I must note though that this is not directed at manamko' or older fluent speakers. My primary concern is fluent speakers who are educated and thus feel that they have all the right in the world to impose whatever they want. They are fluent in Chamorro and fluent in modern thought, so therefore nothing is supposed to critique them right? It is this attitude which I so detest, because these people often claim to be preserving something indigenous and old, etc, yet are just forcing our beautiful language to conform to Western rules.

But of course, this is something that most will never admit to, because they have the fortunate of having the colonizing common sense notions of language on their side. In reality, the most different ways people learn and speak Chamorro the better, and with regards to proper grammar, their may be some points, but not as many as people make it seem. In reality, there are so many variations within a single language that to cling too much to particular forms of grammar show that you're really only thinking of yourself and not the survival of the language.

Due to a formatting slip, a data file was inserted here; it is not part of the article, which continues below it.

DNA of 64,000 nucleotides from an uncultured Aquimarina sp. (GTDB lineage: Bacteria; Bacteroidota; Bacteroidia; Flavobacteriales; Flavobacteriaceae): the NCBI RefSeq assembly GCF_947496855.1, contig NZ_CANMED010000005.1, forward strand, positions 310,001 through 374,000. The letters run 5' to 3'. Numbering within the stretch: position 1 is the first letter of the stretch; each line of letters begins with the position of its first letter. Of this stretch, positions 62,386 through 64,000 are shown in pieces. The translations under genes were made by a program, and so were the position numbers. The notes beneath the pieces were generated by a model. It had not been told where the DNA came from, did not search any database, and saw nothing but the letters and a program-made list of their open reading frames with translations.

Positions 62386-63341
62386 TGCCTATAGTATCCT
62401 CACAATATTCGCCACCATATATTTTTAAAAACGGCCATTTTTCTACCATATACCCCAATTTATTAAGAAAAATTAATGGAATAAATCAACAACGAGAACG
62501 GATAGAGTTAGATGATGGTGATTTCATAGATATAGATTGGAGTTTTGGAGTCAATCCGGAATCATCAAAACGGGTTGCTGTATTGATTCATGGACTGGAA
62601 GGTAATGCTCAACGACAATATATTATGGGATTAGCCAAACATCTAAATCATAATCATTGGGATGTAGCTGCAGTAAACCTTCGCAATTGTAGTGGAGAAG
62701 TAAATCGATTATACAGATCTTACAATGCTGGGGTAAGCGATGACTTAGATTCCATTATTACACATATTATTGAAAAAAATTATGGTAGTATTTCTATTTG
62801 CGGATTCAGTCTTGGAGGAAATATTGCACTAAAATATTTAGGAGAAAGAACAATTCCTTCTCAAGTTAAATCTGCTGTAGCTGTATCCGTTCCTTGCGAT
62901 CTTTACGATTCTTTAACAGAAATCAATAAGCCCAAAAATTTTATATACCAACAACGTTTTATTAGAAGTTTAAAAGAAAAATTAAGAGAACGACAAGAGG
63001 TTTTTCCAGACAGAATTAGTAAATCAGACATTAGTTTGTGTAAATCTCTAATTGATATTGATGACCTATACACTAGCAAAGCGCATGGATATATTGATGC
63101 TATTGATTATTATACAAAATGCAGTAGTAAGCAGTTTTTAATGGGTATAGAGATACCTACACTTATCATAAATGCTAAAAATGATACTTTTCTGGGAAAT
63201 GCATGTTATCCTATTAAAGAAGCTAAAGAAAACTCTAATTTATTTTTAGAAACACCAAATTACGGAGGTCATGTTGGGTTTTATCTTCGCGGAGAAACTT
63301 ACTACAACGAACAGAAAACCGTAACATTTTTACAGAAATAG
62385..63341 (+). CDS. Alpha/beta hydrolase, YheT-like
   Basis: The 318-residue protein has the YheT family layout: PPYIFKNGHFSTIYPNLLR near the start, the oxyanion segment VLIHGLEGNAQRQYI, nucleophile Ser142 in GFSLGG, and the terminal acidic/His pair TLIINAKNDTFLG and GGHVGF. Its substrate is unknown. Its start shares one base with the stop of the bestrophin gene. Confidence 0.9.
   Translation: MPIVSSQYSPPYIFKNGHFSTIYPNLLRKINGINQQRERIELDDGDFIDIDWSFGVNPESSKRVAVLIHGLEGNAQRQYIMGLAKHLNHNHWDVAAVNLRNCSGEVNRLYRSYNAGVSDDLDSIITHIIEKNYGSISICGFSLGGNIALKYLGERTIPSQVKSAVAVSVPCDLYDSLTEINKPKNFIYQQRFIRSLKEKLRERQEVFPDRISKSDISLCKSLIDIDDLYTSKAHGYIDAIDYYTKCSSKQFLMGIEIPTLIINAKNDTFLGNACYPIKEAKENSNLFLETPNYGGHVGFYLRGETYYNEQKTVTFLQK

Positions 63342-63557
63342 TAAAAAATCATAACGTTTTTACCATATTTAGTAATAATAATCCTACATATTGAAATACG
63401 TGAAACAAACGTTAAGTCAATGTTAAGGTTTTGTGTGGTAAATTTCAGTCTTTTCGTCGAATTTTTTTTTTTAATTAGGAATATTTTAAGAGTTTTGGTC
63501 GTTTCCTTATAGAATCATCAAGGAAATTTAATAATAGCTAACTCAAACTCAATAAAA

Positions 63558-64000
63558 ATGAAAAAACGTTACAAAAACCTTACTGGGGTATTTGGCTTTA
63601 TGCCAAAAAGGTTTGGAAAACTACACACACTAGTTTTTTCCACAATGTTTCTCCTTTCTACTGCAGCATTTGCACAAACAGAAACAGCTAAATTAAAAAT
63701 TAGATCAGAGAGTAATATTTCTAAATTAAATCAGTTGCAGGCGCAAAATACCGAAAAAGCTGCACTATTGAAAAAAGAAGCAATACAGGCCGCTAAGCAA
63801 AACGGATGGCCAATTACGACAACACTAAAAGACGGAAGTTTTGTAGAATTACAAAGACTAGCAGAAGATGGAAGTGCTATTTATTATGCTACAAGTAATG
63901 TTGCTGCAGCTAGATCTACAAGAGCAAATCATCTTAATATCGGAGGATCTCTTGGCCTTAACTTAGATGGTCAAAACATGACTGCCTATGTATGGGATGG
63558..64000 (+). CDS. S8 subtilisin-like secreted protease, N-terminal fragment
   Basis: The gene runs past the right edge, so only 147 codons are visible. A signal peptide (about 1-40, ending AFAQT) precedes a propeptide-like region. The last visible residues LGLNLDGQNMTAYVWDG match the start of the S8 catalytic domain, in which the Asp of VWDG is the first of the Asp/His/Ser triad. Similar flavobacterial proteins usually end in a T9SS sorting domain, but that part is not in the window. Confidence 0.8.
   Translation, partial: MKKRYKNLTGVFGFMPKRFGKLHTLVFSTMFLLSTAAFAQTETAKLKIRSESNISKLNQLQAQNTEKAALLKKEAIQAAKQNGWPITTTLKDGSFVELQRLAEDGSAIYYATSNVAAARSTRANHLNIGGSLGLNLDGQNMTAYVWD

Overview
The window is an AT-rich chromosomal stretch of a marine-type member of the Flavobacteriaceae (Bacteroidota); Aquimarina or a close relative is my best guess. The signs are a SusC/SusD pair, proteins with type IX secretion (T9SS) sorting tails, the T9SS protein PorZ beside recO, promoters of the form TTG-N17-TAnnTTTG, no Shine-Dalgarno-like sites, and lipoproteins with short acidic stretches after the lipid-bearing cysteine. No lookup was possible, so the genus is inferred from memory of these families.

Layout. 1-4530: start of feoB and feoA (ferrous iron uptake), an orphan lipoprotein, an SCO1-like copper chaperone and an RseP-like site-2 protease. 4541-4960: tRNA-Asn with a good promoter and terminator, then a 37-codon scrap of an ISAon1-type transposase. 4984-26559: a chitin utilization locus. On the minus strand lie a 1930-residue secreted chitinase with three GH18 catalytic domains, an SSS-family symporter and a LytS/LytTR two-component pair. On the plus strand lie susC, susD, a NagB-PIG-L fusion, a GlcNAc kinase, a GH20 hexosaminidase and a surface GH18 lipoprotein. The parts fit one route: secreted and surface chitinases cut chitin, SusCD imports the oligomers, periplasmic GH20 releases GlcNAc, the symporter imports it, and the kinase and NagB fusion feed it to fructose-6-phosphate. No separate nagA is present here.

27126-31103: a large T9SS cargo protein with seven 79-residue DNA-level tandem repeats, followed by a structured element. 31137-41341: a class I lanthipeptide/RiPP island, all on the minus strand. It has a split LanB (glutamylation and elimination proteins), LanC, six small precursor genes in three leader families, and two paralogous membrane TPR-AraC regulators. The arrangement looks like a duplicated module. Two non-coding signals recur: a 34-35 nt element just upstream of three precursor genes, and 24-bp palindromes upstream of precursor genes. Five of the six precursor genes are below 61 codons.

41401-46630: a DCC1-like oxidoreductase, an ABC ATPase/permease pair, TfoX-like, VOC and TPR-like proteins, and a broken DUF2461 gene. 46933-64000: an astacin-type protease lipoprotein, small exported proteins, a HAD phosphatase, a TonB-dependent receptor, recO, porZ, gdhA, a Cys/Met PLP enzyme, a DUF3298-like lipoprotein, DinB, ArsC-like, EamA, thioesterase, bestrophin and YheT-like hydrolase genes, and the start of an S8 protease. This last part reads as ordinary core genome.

I therefore challenge people who want to speak Chamorro to perserve despite what anyone says. Be creative with the language, if someone tells you that "that doesn't sound right" but they understand it, continue to use it. Comprehension is the key in language, proper grammar is something which people invented to protect the way they speak. So long as you are understood that is all that matters.

Tuesday, August 23, 2005

hu testes este

Hu testes yanggen ma'cho'cho'cho este.

Chamorro Hip Hop?

After so many months of endless discussion about Chamorro Hip Hop I finally decided to give it a shot. As I've said before, I don't have anything intrinsically against Chamorro Hip Hop, I think its a fine idea, but what does it mean to seek this? Why desire it? Why not just be a Chamorro that makes Hip Hop? Why the need the put Chamorro in front of it? Also, what are the mechanics that would make it so? Language? Content? Musical style?

The problem when people say they are making this is, they assume that because they're Chamorro, what they make will be Chamorro Hip Hop. Sometimes I am very willing to believe this, but other times I like to get into the identity and cultural issues that are being ignored when this takes place.

But to make things clear, there shouldn't be a singular definition anyways. It shouldn't be that only Hip Hop lyrics in Chamorro are really Chamorro Hip Hop, or that only songs which use the belambaotuyan are really Chamorro Hip Hop. Its not my intent to establish a government approved form for deciding this issues, but more so just to open this problem up. Because when someone attends to this questions, when someone decides to reflect for a moment on these issues and then create, that's when I'll say its Chamorro, as opposed to thinking, whatever I create will be Chamorro Hip Hop.